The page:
The Chancellor offered Dr. Petraeus an appointment as Visiting Professor at a salary of $200,000. The appointment was then announced by the University on April 23rd, 2013, by a Board of Trustees resolution “at a salary to be determined by the Chancellor.” Discussions related to salary and other terms of the appointment were conducted subsequently between Macaulay Honors College and Dr. Petraeus’ representatives. In May, those discussions reached the conclusion that Dr. Petraeus would receive $150,000 per year. On May 29th, Dean Ann Kirschner of Macaulay Honors College drafted an agreement and sent it to University offices (appended below). On July 1st, Dean Kirschner transmitted those same terms in a commitment email that also reflected Dr Petraeus’ generous decision to donate a portion of his salary to veterans’ organizations.

There are several differences between the two versions of the header note, but the key one is in the penultimate sentence. Originally that sentence read:

On May 29th, Dean Ann Kirschner of Macaulay Honors College drafted (but did not send and instead communicated verbally) an email to University Offices the agreed-upon terms in a document appended below.

Now it reads:

On May 29th, Dean Ann Kirschner of Macaulay Honors College drafted an agreement and sent it to University offices (appended below).”

This revised version addresses the first two problems I raise above: the letter to Petraeus does not look like an email but instead like an agreement, and why wasn’t it transmitted as a written as opposed to verbal communiqué? The revised header note still does not answer the remaining three questions I raise.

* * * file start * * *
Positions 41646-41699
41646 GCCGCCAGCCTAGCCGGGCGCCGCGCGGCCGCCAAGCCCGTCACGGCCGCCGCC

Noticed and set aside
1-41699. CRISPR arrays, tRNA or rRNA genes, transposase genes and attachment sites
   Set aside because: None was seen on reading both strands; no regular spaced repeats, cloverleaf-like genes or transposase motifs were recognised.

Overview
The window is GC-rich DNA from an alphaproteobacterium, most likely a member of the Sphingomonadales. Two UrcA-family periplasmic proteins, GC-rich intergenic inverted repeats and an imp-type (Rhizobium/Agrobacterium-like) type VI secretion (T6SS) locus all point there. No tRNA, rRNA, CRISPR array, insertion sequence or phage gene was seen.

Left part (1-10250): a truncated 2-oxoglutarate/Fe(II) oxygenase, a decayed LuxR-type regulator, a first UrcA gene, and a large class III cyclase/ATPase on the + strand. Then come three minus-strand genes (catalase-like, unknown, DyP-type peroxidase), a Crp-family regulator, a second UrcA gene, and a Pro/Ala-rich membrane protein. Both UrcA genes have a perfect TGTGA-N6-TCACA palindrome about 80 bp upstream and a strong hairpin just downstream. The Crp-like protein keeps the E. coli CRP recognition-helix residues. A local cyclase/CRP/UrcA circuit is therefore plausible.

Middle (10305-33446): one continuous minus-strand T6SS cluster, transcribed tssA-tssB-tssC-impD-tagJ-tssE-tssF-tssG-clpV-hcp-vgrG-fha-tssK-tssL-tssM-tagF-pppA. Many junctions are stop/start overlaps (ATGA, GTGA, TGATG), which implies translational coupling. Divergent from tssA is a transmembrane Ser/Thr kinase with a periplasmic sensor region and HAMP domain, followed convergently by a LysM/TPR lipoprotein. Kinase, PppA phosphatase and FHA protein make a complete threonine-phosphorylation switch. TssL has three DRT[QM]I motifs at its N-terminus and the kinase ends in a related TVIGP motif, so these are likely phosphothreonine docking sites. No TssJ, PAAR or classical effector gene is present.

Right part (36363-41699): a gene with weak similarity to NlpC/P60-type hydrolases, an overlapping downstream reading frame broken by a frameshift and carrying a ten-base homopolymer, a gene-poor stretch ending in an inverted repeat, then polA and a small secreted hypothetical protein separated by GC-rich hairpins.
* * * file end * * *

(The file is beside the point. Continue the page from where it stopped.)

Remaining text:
More important, as a close reader—my sister, in fact—wrote to me in an email: If this Kirschner agreement was indeed drafted and circulated within CUNY on May 29, why didn’t it appear in any of the FOIL documents that Gawker obtained and published in its July 1 article? Was the FOIL request made and fulfilled before May 29?

I publicly raised that question on my blog yesterday, at about 7 pm. At 8:15, Trotter, the Gawker reporter who broke the story, answered me.  On Twitter.

Hi Corey, I’m the author of the Gawker piece. I filed the FOIL request on May 31, it was fulfilled on June 26.

Oops.

In addition, a source inside Lalor’s office wrote to me:

On Monday, the university actually told me that they provided all of the written documentation to Gawker. They also told me that there was no written documentation prior to the July 1st email.

Oops again.

Then late last night, Trotter sent me a cache of emails, in which he made many points. He gave me permission to publish the emails in their entirety. But I’ll only excerpt five of the most critical points here: